Petrarch and the Literary Culture of Nineteenth- Century France - Translation, Appropriation, Transformation Hardback
Was Petrarch French? This book explores the various answers to that bold question offered by French readers and translators of Petrarch working in a period of less well-known but equally rich Petrarchism: the nineteenth century.
It considers both translations and rewritings: the former comprise not only Petrarch's celebrated Italian poetry but also his often neglected Latin works; the latter explore Petrarch's influence on and presence in French novels as well as poetry of the period, both in and out of the canon.
Nineteenth-century French Petrarchism has its roots in the later part of the previous century, with formative contributions from Voltaire, Rousseau, and, in particular, the abbe de Sade.
To these literary catalysts must be added the unification of Avignon with France at the Revolution, as well as anniversary commemorations of Petrarch's birth and death celebrated in Avignon and Fontaine-de-Vaucluse across the period (1804-1874-1904).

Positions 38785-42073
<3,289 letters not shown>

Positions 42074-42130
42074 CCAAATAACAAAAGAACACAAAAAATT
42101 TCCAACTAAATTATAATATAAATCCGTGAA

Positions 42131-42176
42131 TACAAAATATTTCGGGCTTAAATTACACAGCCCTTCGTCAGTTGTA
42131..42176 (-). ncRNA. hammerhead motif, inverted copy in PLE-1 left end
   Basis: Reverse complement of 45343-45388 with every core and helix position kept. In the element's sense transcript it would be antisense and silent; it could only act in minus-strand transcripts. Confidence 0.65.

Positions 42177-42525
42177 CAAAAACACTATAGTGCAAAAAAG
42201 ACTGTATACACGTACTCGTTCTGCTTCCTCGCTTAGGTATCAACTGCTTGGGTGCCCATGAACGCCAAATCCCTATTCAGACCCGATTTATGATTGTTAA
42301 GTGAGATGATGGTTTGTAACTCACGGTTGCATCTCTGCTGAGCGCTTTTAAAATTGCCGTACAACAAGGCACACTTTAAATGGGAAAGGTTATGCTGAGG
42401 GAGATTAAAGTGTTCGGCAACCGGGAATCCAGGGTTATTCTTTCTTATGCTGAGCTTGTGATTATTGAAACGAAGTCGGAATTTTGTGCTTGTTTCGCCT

Situated at the crossroads of reception history, medievalism, and translation studies, this investigation uncovers tensions between the competing construction of a national, French Petrarch and a local, Avignonese or Provencal poet.
Taking Petrarch as its litmus test, this book also asks probing questions about the bases of nationality, identity, and belonging. Jennifer Rushworth is a Junior Research Fellow at St John's College, Oxford.
- Format: Hardback
- Pages: 336 pages
- Publisher: Boydell & Brewer Ltd
- Publication Date: 24/03/2017
- Category: Literary studies: classical, early & medieval
- ISBN: 9781843844563